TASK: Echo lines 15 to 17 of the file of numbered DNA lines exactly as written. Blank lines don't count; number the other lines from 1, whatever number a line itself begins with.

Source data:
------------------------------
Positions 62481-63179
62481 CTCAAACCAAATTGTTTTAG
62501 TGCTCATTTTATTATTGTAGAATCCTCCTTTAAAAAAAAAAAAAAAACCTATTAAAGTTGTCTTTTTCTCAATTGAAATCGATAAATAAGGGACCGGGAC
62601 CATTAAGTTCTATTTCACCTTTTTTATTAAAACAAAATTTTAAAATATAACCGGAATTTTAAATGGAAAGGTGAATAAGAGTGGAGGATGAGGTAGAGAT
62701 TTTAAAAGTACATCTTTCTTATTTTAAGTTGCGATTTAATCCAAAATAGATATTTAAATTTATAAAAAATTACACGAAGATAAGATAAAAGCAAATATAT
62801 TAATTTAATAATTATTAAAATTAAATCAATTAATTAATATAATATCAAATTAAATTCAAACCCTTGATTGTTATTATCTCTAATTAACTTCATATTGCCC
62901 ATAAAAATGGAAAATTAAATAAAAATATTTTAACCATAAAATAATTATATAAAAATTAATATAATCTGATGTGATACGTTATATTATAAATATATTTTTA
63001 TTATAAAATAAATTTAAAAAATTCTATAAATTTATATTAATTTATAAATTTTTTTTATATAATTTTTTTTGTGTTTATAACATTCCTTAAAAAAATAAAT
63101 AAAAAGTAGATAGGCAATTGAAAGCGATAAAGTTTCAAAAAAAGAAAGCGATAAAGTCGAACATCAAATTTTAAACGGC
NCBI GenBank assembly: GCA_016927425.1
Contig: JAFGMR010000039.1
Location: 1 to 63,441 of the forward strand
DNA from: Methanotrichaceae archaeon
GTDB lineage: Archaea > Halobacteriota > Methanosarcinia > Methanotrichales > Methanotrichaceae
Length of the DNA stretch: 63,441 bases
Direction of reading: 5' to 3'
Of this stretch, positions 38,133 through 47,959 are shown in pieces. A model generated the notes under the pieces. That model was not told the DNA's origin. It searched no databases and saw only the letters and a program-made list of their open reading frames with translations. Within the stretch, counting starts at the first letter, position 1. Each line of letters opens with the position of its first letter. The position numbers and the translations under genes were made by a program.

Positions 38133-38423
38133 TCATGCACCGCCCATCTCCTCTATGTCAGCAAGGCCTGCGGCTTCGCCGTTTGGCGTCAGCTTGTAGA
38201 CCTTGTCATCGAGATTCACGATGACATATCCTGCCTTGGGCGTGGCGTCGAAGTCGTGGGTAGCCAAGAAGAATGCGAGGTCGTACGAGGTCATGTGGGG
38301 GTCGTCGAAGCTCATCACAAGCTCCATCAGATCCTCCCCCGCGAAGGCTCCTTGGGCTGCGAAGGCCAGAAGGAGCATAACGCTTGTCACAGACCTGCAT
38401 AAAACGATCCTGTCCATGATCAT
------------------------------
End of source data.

Length of the DNA stretch: 63,441 bases
Direction of reading: 5' to 3'
Of this stretch, positions 38,133 through 47,959 are shown in pieces. A model generated the notes under the pieces. That model was not told the DNA's origin. It searched no databases and saw only the letters and a program-made list of their open reading frames with translations. Within the stretch, counting starts at the first letter, position 1. Each line of letters opens with the position of its first letter. The position numbers and the translations under genes were made by a program.